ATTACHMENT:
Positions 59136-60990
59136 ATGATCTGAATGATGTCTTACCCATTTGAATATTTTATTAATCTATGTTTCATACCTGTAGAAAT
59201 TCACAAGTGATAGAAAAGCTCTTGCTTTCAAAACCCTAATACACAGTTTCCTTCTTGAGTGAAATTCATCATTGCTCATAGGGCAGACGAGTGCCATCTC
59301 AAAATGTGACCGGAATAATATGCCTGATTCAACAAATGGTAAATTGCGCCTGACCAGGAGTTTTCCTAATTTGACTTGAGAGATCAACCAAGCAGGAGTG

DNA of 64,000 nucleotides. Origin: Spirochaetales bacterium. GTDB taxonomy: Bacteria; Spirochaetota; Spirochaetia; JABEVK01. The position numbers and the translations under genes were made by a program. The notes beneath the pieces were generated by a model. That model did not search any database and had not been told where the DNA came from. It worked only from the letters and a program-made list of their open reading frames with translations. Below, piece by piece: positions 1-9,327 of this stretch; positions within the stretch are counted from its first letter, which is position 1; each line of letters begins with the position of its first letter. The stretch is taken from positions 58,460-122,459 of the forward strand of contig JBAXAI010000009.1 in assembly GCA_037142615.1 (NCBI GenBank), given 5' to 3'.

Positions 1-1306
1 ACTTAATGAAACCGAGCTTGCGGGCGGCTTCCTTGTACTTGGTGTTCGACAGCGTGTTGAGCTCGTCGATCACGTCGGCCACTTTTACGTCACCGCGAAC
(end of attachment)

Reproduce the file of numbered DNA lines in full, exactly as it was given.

Positions 59136-60990
59136 ATGATCTGAATGATGTCTTACCCATTTGAATATTTTATTAATCTATGTTTCATACCTGTAGAAAT
59201 TCACAAGTGATAGAAAAGCTCTTGCTTTCAAAACCCTAATACACAGTTTCCTTCTTGAGTGAAATTCATCATTGCTCATAGGGCAGACGAGTGCCATCTC
59301 AAAATGTGACCGGAATAATATGCCTGATTCAACAAATGGTAAATTGCGCCTGACCAGGAGTTTTCCTAATTTGACTTGAGAGATCAACCAAGCAGGAGTG

DNA of 64,000 nucleotides. Origin: Spirochaetales bacterium. GTDB taxonomy: Bacteria; Spirochaetota; Spirochaetia; JABEVK01. The position numbers and the translations under genes were made by a program. The notes beneath the pieces were generated by a model. That model did not search any database and had not been told where the DNA came from. It worked only from the letters and a program-made list of their open reading frames with translations. Below, piece by piece: positions 1-9,327 of this stretch; positions within the stretch are counted from its first letter, which is position 1; each line of letters begins with the position of its first letter. The stretch is taken from positions 58,460-122,459 of the forward strand of contig JBAXAI010000009.1 in assembly GCA_037142615.1 (NCBI GenBank), given 5' to 3'.

Positions 1-1306
1 ACTTAATGAAACCGAGCTTGCGGGCGGCTTCCTTGTACTTGGTGTTCGACAGCGTGTTGAGCTCGTCGATCACGTCGGCCACTTTTACGTCACCGCGAAC